With exams, college apps, and the December chill we thought you needed some positivity. Here 10 of the best graduation speeches this year:
Former Vice President Joe Biden spoke to students about engaged leadership, as well as the importance of empathy and dignity. He encouraged students to get involved and be engaged in the world around them, including politics.
Message: “It’s time to regain our sense of unity and purpose.”
Theo Epstein, President of Baseball Operations for the Chicago Cubs recalled his history with the Cubs, including the team’s monumental victory on Game 7 of the World Series.
Message: “Some players — and some of us — go through our careers with our heads down, focused on our craft and our tasks, keeping to ourselves, worrying about our numbers or our grades, pursuing the next objective goal, building our resumes, protecting our individual interests. Other players — and others amongst us — go through our careers with our heads up, as real parts of a team, alert and aware of others, embracing difference, employing empathy, genuinely connecting, putting collective interests ahead of our own. It is a choice… The latter, connecting, keeping our heads up, allows us to lead, and, every now and then, to be part of something bigger than ourselves, and, therefore, to truly triumph.”
In a humorous speech, comedian Will Ferrell spoke about the fear of failure and needing to overcome it. He also spoke about success, the need to appreciate what you have, and the importance of giving back.
Message: “No matter how cliché it may sound you will never truly be successful until you learn to give beyond yourself. Empathy and kindness are the true signs of emotional intelligence.”
Adam Grant, Wharton School management professor and co-author of Option B: Facing Adversity, Building Resilience, and Finding Joy, told students that sometimes quitting is a virtue.
Message: “Define your dreams broadly enough that you can find new ways to pursue them when your first and second plans fail…. If you want to be resilient, find the right amount of generosity and authenticity and grit.”
Tony, Emmy, and Academy Award winner Helen Mirren shared five pieces of advice for a happy life, including “treat people just like people” and “don’t overcomplicate things.” She also offered many practical dos and don’ts.
Message: “We’re all in this together.”
Chief Operating Officer of Facebook Sheryl Sandberg recalled how her own personal tragedies helped her come out stronger. Sandberg told students to cultivate resilience, not just for yourself, but also to instill it in other people.
Message: “Build resistance in yourselves. When tragedy or disappointment strike, know that you have the ability to get through anything…An important way you can serve and lead is by helping build resilience in the world.”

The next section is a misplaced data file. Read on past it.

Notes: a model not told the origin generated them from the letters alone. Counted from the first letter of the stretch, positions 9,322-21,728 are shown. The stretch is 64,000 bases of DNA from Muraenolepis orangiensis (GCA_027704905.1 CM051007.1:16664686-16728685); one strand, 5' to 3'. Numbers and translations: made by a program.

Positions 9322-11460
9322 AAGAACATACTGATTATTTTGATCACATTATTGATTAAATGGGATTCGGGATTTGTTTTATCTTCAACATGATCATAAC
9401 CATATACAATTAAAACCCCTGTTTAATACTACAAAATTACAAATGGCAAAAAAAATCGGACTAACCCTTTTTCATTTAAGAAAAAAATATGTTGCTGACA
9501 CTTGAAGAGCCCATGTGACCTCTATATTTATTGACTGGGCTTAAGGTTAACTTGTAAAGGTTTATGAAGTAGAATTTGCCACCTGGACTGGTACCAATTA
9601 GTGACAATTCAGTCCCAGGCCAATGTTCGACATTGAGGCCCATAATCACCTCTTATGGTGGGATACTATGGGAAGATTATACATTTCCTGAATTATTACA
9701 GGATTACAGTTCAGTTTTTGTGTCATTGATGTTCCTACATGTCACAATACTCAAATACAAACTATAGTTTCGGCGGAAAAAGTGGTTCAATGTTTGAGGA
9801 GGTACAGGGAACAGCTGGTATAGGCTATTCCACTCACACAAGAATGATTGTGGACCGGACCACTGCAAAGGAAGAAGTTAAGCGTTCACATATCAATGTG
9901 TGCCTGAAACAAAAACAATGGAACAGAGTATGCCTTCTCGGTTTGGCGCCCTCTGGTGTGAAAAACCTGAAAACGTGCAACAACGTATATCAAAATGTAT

Former Starbucks CEO Howard Schultz shared his rags-to-riches story, which started with his childhood in public housing. He also explained how he built his business based on values and humility, in addition to profits.
Message: “Summon your compassion, your curiosity, your empathy towards others and your commitment to service. Give more than you receive and I promise you, it will come back to you in ways you can’t possibly imagine.”
Academy Award winning actress Octavia Spencer inspired students to stay true to their authentic selves. Students should lead their own journeys and not try to copy the paths of others.
Message: “No one came here the same way, and you won’t all achieve success the same way… Don’t let yourself get caught up in the trap of comparison…. Define success and define your best years by every day that you work hard towards achieving your goals.”
Global media leader Oprah Winfrey told students to use their talents, gifts and knowledge for the greater good…to change the world for the better.
Oprah reflected upon how much of her personal happiness comes from helping others. The more she donates her time to helping people, the more fulfilled she feels.
Message: “Make it your intention to serve through your life with purpose…Shift the paradigm to service and the rewards will come.”
Facebook Founder and CEO Mark Zuckerberg called upon college graduates to build a world where everyone has a place and a purpose.
Fast Fact: Zuckerberg went to Harvard, but dropped out after creating Facebook there. He received an honorary college degree the day of his address.
Message: “Purpose is that sense that we are part of something bigger than ourselves, that we are needed, that we have something better ahead to work for. Purpose is what creates true happiness… But it’s not enough to have purpose yourself. You have to create a sense of purpose for others.”